Trentemøller: Playing Off The Board Interview | Under the Radar - Music Magazine
Monday, October 26th, 2020  

Trentemøller

Playing Off The Board

Nov 22, 2016 Photography by Sofie Nørregaard Issue #58 - The Protest Issue
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Don't pigeonhole Anders Trentemøller as an electronic artist. It's a disservice to the sheer breadth of his musical acumen. This was reiterated minutes into a small talk conversation with him in which Detroit Techno was broached. He professed to have little knowledge of it, and even seemed bemused that he'd be compared to such a style of music. Favoring rock over dance, while certainly embracing the latter at times, has always been Trentemøller's overriding ethos. Yet, it's been an organic build to get to a place that really emphasizes rock for the Danish songwriter/producer, and has culminated with Fixion, his fourth LP.

"It's been a slow, natural process for the past 10 years, and there were a lot of people unsatisfied because I didn't play as a DJ when I played live early on," he laughs. "But I played in rock bands as a teenager, and quite quickly people found that our shows weren't going to be a techno rave. And then came the new fanbase slowly. And finally I can play and satisfy people, I hope."

And with Jehnny Beth of Savages, a singer who embodies rock music in 2016, providing vocals on multiple tracks including lead single "River In Me," you realize that this isn't the Trentemøller of yore. These songs have a swagger and visceral kick that venture into uncharted territory for him.

Hence it's easy to imagine that mixing Savages' recent sophomore album, Adore Life, had an effect on Trentemøller, which is how he was initially introduced to Beth, and he agrees. "We met up in Copenhagen to record her vocals for Fixion, and it was done in 24 hours," he says. "It was an intense process. Not meeting up face to face with people worked in the past for me, but this time I wanted something different, more direct. That definitely makes it even more personal...and I love Savages' music."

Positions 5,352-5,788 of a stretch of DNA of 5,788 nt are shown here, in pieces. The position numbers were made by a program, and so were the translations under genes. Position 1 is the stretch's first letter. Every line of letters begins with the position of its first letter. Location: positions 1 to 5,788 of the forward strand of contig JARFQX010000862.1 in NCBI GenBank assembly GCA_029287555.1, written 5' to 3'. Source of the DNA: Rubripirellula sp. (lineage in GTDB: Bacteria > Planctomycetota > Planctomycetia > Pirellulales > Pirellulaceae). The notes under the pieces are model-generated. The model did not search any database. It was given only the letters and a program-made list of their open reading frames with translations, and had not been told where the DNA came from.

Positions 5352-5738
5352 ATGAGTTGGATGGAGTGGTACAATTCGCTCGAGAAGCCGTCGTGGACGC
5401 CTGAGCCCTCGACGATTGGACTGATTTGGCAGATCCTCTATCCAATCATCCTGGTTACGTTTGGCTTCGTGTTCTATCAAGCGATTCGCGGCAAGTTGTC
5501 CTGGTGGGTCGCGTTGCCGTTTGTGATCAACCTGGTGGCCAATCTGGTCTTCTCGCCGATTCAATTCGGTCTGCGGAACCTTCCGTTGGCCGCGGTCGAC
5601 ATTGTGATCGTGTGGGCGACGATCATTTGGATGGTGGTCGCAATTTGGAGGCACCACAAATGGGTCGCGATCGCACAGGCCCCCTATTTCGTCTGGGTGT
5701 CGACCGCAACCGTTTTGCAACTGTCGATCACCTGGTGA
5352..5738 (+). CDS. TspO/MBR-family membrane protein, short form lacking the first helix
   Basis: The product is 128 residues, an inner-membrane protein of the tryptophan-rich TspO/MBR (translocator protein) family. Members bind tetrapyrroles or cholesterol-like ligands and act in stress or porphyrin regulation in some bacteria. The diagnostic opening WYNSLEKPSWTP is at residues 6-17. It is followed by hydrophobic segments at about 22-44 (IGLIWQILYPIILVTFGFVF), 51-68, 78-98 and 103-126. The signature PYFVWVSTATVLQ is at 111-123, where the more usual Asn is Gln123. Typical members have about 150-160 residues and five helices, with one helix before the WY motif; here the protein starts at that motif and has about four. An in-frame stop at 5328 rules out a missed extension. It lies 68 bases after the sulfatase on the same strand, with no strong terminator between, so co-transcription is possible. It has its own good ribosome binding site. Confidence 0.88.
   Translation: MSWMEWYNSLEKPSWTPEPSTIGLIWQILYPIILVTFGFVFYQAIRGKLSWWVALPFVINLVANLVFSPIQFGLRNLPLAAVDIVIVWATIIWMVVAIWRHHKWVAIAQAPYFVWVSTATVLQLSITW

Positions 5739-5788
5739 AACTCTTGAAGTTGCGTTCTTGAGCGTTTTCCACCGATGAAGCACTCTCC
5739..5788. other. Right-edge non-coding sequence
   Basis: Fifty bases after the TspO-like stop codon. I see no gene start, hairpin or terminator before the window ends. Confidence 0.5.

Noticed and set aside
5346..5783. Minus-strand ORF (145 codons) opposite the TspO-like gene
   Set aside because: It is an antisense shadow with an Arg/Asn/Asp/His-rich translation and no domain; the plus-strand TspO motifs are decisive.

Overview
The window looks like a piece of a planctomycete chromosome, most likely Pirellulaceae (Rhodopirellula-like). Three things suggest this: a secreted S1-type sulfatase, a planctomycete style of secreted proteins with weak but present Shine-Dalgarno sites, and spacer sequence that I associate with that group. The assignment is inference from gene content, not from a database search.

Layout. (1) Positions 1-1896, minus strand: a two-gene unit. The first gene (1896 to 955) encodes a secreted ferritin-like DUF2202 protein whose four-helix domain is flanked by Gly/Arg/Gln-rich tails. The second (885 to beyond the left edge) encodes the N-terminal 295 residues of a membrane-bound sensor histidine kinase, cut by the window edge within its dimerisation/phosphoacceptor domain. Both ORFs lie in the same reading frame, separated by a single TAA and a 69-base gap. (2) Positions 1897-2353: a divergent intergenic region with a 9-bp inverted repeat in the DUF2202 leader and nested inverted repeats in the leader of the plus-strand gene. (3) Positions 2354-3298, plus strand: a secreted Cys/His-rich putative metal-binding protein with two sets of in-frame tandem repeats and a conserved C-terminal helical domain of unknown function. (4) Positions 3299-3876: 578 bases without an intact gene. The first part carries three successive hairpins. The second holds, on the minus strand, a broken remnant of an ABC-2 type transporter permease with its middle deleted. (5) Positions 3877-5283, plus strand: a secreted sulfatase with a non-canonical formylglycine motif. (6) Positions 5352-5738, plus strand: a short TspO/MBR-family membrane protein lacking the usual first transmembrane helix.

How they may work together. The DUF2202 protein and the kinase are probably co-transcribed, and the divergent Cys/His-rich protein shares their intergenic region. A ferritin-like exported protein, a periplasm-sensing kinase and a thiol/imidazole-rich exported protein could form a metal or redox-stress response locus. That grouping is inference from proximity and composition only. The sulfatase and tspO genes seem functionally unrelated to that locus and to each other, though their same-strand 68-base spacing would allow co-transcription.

An obsession with music steers Trentemøller on this album. It's the light he can't resist, and much like M83's Saturdays=Youth, it's also something of a love letter to his teenage infatuations. He name-checks his love of Slowdive, Ride, The Smiths, and My Bloody Valentine, which were essentially his gateway bands. He also points to The Cure's Disintegration as a major touchstone for Fixion, albeit at a subconscious level.

"I don't listen to music while I'm recording, because I want to focus on being in the now. But Disintegration showed up as a big inspiration for me on Fixion," he says. "It was something that I wasn't aware of when I did the album at all, but now I can hear sounds from it all over, mainly in the big synths."

Trentemøller is still humbled that he makes a living as a musician, and he's deeply appreciative of the opportunities he's been afforded. And yet he makes his albums with the crashing ambitions of a neophyte with something to prove, aspiring to create music commensurate with his idols. "I need to have a stomach feeling that I succeeded in my goals. It's always a big challenge to make an album a story, or a journey.... I don't think people are that used to the album format anymore," he says with a tinge of dejection. "But for me it's still important to think about how the albums fit together when I'm transferring my feelings into the music. I've always loved The Velvet Underground, and those are the sort of albums I want to make."

[Note: This article originally appeared in Under the Radar's August/September/October 2016 Issue, which is out now. This is its debut online.]

www.trentemoller.com

 

 



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